Rome is the perfect weekend destination for anyone with a sense of romance.
On a summer’s day it is difficult to imagine a more romantic or picturesque city than Rome. Capital of Italy and host to the Vatican, the tourist trail is well trodden by millions each year. But there is a side to Rome which is still relatively undiscovered, away from the hordes and just on the right side of edgy to provide some contemporary entertainment in this most ancient of cities.
Let’s get the practicalities out of the way first. The trip from the main airport, Leonardo Da Vinci is not a pleasant one. Trains run every 30 minutes and despite being described as express …they are not. For €14 each way you will get a seat and a view of the rundown graffiti covered suburbs of this sprawling city. Stick with it, for when you arrive to Rome’s Termini station you will be not only overwhelmed by the intense heat but also by the culture, history and vibrancy of the place.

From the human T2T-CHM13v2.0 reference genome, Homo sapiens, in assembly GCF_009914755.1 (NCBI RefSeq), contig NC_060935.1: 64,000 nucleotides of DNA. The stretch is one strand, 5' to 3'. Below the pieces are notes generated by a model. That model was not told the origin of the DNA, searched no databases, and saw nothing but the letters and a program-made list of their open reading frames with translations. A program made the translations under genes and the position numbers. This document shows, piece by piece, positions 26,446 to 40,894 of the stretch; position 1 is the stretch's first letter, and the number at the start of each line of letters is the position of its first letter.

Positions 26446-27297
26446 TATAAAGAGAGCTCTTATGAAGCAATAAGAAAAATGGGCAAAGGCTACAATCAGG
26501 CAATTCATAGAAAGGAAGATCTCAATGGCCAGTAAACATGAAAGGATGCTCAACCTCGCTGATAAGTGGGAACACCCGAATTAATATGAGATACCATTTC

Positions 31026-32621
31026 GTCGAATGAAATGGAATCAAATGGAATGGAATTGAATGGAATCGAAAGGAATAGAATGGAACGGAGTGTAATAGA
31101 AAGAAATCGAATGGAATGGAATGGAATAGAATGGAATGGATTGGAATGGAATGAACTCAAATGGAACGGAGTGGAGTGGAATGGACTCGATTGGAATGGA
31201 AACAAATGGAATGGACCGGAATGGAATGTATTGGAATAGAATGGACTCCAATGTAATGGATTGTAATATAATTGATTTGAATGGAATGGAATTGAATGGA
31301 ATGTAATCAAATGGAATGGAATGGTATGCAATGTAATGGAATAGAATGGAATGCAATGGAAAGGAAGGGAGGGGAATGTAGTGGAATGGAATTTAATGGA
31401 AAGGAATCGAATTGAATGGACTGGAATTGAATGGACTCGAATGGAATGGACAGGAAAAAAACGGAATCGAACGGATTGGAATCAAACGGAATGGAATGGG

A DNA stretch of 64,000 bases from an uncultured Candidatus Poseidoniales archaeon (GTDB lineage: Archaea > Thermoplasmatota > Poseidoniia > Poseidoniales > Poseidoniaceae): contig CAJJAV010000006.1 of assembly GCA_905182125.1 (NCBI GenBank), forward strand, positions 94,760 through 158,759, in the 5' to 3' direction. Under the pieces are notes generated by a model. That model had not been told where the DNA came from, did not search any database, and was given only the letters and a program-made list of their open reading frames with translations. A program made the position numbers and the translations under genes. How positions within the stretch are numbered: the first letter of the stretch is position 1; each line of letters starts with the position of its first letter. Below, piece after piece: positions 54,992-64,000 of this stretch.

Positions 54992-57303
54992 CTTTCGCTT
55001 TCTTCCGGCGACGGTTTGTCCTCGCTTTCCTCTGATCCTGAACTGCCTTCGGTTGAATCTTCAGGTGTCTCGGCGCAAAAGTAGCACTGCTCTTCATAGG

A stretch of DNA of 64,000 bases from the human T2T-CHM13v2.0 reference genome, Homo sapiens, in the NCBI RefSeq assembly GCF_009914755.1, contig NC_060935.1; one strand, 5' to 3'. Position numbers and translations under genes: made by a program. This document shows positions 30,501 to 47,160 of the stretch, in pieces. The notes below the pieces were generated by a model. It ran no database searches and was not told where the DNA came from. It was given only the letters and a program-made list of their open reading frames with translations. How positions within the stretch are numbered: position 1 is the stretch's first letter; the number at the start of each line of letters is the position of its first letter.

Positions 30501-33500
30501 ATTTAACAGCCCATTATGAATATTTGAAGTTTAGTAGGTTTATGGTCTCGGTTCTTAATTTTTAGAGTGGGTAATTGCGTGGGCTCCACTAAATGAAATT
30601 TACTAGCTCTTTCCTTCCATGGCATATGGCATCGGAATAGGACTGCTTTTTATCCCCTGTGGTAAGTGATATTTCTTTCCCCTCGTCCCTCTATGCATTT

We stayed at Leon’s Place – a boutique hotel about 10 minutes walk from the station and set off towards the business district. Now, if a WAG designed a hotel, it might look something like this. The ‘design’ hotel shrieks opulence and indulgence, from its smoked glass façade to oversized leather lounge chairs and a feather and glass chandelier atop a velvet swing seat. But don’t be mistaken into thinking that this WAG is all feathers and no knickers!
The hotel is housed in an eighteenth century palace and original features happily co-exist alongside modern monochrome flourishes including a man-sized mirror that also doubles as a TV screen and a never-ending beaded light.
But we’re not in Rome to sit in a hotel, no matter how glamorous. So off we go via the Colosseum to the up and coming Testaccio area. Out here we have a graveyard for non-catholic foreigners. Please stay with me. This is a beautiful, tranquil garden which is now and forever more home to the likes of Keats and Shelley. Just around the corner is an annexe to the larger MACRO gallery in the East (housed in a former Peroni factory).
The annexe is an exhibition space housed in a former abattoir – obvious as it is form the meat hooks and conveyor system still in place both inside and out. This eerie building is surrounded by old metal pens which sit alongside larger pieces of public art. Although there is no café, it is clear that this is where the hip and trendy artists of Rome like to spend their time. Nearby are numerous late night bars, clubs and cafes which take shabby chic to a new level. This is the place to be after dark at the weekend!